My dallying with film continues unabated. The above shot was the only worthwhile result from 2 rolls of Kodak Portra 400UC that I ran through a Holga 120S that I borrowed from a friend. The Holga didn't have the framing bracket on the first roll, but I shot on the 16 exposure setting, resulting in the overlap from frame to frame. When I had it developed, I had them scan it, and they made a pass at scanning frames from that roll, resulting in this, which was nice. But, I cut the film original and re-scanned it and got a nicer scan with more artsy overlap goodness. I like the result a lot, although I have mixed feelings about its conception. I don't consider it to be indicative of any particular skills that I have. Holgas really are the original point-n-shoot, after all, having no manual controls ... whatsoever. But hey, I'll take it. I'm still getting the hang of using my scanner -- I am gonna try my hand at scanning some more once I finish plowing through a roll of cheap Kodak color film in my Yashica, and some B&W Ilford 120 125 film in my Seagull. All in all, it's been fun playing with film, but I'm still not convinced it's worth it, much less making the leap to developing at home.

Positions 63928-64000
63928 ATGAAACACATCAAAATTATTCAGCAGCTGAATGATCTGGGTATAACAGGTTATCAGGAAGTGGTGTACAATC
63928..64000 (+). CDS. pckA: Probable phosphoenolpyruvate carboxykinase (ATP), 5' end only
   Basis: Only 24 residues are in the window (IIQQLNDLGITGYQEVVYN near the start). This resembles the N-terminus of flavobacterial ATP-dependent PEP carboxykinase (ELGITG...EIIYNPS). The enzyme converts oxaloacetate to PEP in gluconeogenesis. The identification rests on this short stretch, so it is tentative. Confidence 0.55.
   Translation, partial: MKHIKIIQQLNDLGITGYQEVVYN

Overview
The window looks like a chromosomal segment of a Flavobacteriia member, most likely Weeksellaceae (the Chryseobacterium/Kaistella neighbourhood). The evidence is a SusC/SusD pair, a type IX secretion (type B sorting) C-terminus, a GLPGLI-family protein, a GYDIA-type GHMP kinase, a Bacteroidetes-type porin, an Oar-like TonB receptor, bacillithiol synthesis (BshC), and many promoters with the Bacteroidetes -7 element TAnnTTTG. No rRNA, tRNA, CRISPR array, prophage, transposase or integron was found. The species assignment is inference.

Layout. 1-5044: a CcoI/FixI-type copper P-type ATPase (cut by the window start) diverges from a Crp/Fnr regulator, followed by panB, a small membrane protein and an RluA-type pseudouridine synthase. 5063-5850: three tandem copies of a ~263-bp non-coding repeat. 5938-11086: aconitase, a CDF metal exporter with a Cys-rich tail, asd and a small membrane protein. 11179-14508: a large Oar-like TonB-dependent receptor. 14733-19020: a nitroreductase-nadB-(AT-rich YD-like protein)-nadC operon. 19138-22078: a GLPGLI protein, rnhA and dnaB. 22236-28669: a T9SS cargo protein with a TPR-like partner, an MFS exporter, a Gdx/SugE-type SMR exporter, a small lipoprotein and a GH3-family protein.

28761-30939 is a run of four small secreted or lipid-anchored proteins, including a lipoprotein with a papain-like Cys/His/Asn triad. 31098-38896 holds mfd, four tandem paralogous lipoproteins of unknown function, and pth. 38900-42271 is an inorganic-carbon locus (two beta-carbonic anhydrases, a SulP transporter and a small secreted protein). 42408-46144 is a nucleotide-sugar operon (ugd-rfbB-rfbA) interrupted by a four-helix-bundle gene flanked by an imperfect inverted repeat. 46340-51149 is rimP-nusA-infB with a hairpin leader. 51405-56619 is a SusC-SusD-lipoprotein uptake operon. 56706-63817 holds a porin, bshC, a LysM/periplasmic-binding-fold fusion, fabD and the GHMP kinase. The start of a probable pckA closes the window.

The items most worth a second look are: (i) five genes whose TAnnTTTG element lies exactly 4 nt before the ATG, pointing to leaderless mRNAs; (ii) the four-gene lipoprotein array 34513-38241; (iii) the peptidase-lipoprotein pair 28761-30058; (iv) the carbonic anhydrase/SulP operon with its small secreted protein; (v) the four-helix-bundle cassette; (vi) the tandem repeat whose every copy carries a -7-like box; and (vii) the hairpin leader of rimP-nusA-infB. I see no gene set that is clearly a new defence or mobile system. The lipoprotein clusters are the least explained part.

Speaking of my scanner, I went a little nuts this weekend and scanned some stuff.

November 14, 2007

nashville

Filed under:, , , — cwage @ 8:22 pm

I just finished watching Robert Altman's Nashville. Finally. Holy fuck, what a boring movie. That's two hours of my life I'm never going to get back. What was the point of it? What did I even just watch? It was like a movie about Nashville, filmed in Nashville, written and directed by people that knew nothing about Nashville. And nothing happens. So yeah, I didn't like it.